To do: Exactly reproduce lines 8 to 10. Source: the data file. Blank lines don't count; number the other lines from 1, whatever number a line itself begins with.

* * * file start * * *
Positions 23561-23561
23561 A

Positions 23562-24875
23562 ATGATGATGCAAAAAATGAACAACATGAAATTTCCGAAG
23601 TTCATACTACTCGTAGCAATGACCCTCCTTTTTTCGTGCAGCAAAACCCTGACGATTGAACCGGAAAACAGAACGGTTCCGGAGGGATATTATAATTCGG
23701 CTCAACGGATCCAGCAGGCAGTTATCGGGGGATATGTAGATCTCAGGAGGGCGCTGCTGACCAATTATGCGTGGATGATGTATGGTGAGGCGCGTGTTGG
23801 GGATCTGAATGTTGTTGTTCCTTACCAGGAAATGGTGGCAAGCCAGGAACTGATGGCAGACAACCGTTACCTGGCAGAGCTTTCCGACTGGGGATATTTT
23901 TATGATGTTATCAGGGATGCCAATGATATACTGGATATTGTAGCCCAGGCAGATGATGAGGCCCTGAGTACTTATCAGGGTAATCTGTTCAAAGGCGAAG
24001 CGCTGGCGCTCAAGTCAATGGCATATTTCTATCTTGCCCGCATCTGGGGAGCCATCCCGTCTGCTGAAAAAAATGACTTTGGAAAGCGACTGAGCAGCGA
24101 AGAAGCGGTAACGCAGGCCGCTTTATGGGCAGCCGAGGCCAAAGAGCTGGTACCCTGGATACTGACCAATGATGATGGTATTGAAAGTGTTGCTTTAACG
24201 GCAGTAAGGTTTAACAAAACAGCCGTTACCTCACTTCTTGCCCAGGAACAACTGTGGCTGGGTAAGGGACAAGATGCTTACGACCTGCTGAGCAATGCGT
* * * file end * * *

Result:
23901 TATGATGTTATCAGGGATGCCAATGATATACTGGATATTGTAGCCCAGGCAGATGATGAGGCCCTGAGTACTTATCAGGGTAATCTGTTCAAAGGCGAAG
24001 CGCTGGCGCTCAAGTCAATGGCATATTTCTATCTTGCCCGCATCTGGGGAGCCATCCCGTCTGCTGAAAAAAATGACTTTGGAAAGCGACTGAGCAGCGA
24101 AGAAGCGGTAACGCAGGCCGCTTTATGGGCAGCCGAGGCCAAAGAGCTGGTACCCTGGATACTGACCAATGATGATGGTATTGAAAGTGTTGCTTTAACG